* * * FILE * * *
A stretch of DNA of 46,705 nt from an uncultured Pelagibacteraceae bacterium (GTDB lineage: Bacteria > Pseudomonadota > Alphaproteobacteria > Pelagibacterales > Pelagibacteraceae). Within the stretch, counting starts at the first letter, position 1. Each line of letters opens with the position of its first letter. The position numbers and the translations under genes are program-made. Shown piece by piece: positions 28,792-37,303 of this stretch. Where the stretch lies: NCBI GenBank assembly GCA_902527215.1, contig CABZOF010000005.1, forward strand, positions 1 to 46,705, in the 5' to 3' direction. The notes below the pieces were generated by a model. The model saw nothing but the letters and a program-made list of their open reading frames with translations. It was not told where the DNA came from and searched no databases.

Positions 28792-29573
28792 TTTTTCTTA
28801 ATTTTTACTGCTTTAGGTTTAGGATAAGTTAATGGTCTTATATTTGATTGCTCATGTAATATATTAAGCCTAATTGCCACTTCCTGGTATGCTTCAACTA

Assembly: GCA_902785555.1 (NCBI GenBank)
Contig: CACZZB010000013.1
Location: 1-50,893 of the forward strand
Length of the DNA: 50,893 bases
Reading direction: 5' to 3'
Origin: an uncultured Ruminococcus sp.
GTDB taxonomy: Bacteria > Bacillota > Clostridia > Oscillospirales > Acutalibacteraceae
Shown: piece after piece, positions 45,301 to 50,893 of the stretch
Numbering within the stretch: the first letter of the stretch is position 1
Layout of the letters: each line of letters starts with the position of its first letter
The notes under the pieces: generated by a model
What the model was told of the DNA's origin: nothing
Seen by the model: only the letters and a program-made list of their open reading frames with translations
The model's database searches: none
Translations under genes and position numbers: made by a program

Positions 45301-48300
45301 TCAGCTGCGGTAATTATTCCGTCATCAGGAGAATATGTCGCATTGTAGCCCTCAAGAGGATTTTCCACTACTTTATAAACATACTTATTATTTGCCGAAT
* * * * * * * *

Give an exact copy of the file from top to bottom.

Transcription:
A stretch of DNA of 46,705 nt from an uncultured Pelagibacteraceae bacterium (GTDB lineage: Bacteria > Pseudomonadota > Alphaproteobacteria > Pelagibacterales > Pelagibacteraceae). Within the stretch, counting starts at the first letter, position 1. Each line of letters opens with the position of its first letter. The position numbers and the translations under genes are program-made. Shown piece by piece: positions 28,792-37,303 of this stretch. Where the stretch lies: NCBI GenBank assembly GCA_902527215.1, contig CABZOF010000005.1, forward strand, positions 1 to 46,705, in the 5' to 3' direction. The notes below the pieces were generated by a model. The model saw nothing but the letters and a program-made list of their open reading frames with translations. It was not told where the DNA came from and searched no databases.

Positions 28792-29573
28792 TTTTTCTTA
28801 ATTTTTACTGCTTTAGGTTTAGGATAAGTTAATGGTCTTATATTTGATTGCTCATGTAATATATTAAGCCTAATTGCCACTTCCTGGTATGCTTCAACTA

Assembly: GCA_902785555.1 (NCBI GenBank)
Contig: CACZZB010000013.1
Location: 1-50,893 of the forward strand
Length of the DNA: 50,893 bases
Reading direction: 5' to 3'
Origin: an uncultured Ruminococcus sp.
GTDB taxonomy: Bacteria > Bacillota > Clostridia > Oscillospirales > Acutalibacteraceae
Shown: piece after piece, positions 45,301 to 50,893 of the stretch
Numbering within the stretch: the first letter of the stretch is position 1
Layout of the letters: each line of letters starts with the position of its first letter
The notes under the pieces: generated by a model
What the model was told of the DNA's origin: nothing
Seen by the model: only the letters and a program-made list of their open reading frames with translations
The model's database searches: none
Translations under genes and position numbers: made by a program

Positions 45301-48300
45301 TCAGCTGCGGTAATTATTCCGTCATCAGGAGAATATGTCGCATTGTAGCCCTCAAGAGGATTTTCCACTACTTTATAAACATACTTATTATTTGCCGAAT